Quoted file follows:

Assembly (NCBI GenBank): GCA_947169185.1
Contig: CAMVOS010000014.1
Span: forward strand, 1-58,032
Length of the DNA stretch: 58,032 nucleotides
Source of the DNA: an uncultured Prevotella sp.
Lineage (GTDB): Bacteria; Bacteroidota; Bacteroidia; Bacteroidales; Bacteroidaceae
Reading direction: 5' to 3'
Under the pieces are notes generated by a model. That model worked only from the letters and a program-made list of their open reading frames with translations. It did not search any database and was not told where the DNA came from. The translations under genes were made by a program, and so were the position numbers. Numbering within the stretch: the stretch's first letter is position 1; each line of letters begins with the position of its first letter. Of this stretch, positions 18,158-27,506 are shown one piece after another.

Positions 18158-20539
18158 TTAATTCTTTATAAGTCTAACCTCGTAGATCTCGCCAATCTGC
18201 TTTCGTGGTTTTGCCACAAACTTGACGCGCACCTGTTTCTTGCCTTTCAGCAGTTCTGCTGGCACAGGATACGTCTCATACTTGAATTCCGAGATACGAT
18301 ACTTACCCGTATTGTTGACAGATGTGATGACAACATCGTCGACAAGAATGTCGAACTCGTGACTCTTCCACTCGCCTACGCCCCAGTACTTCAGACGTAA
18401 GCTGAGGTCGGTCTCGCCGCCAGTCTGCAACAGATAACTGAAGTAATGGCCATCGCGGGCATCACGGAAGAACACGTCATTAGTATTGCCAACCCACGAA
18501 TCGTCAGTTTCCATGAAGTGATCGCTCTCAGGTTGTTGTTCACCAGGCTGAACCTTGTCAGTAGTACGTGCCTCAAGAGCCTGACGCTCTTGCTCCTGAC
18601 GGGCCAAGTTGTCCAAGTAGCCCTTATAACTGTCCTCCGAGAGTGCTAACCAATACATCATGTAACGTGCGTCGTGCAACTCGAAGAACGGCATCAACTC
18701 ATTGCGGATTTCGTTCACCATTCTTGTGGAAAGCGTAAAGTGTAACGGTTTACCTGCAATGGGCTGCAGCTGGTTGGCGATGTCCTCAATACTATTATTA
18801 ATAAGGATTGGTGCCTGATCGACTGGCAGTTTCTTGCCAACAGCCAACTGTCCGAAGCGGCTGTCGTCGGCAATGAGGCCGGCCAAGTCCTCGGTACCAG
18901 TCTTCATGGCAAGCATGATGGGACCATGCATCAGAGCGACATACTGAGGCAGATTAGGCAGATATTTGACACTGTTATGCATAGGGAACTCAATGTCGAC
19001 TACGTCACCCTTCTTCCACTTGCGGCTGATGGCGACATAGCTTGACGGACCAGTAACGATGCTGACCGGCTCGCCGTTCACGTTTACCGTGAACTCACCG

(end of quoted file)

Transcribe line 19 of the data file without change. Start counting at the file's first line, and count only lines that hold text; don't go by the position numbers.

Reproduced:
19001 TACGTCACCCTTCTTCCACTTGCGGCTGATGGCGACATAGCTTGACGGACCAGTAACGATGCTGACCGGCTCGCCGTTCACGTTTACCGTGAACTCACCG